North Korea fired what appears to be the third missile this year just hours after attacking the United States push for new sanctions and calling it a provocation while promising a strong reaction.
An unidentified projectile was launched into the sea off North Korea's east coast on Friday, South Korea's military said.
Japan's coast guard has also confirmed that North Korea had launched what could be a ballistic missile and that it has fallen to earth.
The launch would be the third since New Year's day, an unusually high pace of missile tests. The previous two were of "hypersonic missiles," North Korean state media reported, capable of high speeds and manoeuvring after launch.
North Korea defended its missile tests as its legitimate right to self-defence and said the United States was intentionally escalating the situation by imposing new sanctions, state media reported earlier on Friday, citing the foreign ministry.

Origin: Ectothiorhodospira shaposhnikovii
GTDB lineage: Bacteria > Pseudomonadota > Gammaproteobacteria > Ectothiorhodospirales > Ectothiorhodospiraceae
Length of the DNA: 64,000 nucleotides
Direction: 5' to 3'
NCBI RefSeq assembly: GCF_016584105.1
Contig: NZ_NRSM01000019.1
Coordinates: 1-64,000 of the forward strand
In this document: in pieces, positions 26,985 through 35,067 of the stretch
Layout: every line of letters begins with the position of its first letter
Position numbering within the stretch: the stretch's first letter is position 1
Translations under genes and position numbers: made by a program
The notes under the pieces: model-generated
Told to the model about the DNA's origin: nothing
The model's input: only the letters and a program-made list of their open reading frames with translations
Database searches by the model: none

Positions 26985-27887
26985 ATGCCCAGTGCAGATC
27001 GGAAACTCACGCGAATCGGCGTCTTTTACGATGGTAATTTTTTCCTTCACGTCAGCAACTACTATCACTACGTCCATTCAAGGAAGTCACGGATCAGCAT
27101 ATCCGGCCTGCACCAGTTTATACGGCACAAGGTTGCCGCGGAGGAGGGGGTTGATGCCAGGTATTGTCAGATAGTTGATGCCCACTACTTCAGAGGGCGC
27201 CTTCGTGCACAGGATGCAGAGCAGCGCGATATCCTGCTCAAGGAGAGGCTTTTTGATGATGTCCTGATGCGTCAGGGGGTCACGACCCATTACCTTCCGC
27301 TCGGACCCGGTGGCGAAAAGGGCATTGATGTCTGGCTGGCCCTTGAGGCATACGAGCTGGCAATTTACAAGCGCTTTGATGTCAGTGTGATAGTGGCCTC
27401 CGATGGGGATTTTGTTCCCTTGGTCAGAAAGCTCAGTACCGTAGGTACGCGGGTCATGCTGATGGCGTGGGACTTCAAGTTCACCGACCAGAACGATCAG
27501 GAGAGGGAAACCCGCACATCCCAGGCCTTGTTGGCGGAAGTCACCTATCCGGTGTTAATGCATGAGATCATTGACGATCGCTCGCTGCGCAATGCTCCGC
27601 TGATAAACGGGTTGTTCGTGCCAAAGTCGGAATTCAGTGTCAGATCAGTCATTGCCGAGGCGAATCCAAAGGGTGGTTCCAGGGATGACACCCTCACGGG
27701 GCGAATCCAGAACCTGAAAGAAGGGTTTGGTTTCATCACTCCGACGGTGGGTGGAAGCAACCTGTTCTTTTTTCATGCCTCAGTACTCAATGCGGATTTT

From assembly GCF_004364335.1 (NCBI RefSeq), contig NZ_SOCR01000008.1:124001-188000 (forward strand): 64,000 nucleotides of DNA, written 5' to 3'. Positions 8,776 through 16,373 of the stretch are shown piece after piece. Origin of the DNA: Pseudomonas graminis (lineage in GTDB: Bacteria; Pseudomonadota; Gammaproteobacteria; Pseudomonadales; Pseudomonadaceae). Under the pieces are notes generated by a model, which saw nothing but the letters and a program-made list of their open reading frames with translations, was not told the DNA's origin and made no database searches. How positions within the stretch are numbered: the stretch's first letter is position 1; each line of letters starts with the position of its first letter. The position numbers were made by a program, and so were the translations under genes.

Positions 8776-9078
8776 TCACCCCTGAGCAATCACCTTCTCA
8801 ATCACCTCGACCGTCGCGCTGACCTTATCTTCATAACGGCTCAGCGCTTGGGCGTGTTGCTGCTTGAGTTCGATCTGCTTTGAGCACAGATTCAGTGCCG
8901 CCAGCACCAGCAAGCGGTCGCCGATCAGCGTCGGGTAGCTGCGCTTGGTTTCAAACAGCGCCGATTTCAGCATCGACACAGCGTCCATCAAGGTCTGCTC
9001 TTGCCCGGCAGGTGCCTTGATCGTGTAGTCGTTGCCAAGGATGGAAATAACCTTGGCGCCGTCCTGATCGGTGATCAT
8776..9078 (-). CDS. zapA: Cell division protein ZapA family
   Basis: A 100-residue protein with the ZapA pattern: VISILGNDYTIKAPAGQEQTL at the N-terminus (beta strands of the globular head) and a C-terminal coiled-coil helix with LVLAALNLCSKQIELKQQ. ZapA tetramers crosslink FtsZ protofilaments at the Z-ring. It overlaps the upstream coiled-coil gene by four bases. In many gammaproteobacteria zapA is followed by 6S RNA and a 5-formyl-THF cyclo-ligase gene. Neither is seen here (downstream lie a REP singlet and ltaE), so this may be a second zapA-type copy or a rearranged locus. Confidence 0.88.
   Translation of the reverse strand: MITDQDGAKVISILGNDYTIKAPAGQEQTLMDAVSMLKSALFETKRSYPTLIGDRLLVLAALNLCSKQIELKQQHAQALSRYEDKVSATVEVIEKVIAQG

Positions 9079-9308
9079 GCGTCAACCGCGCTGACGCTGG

Kim Jong Un's New Year message promised to boost the military
The country's recent development of a "new-type weapon" was just part of its efforts to modernise its national defence capability, and did not target any specific country or harm the security of neighbouring countries, the foreign ministry said in a statement on the KCNA state news agency.
North Korea fired what was thought to be a second ballistic missile within a week last Tuesday, after claiming that it had launched a "hypersonic missile" that successfully hit a target, the previous Wednesday.
The launches comes after leader Kim Jong Un's New Year message promising to boost the military to tackle an unstable international outlook.
UN Security Council resolutions ban all ballistic missile and nuclear tests by North Korea, and have imposed sanctions over the programmes.
North Korea has said it is open to talk, but only if the United States and others drop "hostile policies" such as sanctions and military drills.
Few observers expect Kim to ever fully surrender his nuclear arsenal. North Korea argues its missile tests and other military activities are for self-defence and are similar to those regularly undertaken by other nations.
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